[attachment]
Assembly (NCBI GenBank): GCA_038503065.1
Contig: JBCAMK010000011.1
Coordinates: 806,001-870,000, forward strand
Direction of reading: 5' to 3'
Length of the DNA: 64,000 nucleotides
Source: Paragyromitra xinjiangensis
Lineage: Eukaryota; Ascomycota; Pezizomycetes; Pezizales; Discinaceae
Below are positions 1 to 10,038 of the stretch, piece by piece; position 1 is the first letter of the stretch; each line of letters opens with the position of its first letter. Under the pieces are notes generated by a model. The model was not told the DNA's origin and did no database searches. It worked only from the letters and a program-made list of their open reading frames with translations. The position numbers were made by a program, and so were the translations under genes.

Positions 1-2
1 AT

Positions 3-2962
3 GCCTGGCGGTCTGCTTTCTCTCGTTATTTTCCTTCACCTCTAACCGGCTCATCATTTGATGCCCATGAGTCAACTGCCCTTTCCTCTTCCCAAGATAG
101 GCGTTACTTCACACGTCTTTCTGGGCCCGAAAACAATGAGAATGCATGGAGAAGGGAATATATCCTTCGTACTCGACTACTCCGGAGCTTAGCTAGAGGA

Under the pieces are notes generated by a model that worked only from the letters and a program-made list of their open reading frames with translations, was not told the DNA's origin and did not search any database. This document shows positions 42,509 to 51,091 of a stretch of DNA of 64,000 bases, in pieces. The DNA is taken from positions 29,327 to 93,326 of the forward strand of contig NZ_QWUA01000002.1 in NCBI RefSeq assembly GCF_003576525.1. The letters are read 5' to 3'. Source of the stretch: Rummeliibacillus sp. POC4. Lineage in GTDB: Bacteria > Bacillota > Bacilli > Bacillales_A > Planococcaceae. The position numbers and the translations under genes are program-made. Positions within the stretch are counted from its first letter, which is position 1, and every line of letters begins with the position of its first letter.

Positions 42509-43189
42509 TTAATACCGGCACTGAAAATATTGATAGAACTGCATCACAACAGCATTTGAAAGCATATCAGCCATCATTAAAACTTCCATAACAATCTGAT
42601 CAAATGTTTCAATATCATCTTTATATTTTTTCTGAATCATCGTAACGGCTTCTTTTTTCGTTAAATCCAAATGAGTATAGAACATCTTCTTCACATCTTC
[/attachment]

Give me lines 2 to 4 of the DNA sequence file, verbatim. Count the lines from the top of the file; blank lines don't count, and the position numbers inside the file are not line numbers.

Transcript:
Contig: JBCAMK010000011.1
Coordinates: 806,001-870,000, forward strand
Direction of reading: 5' to 3'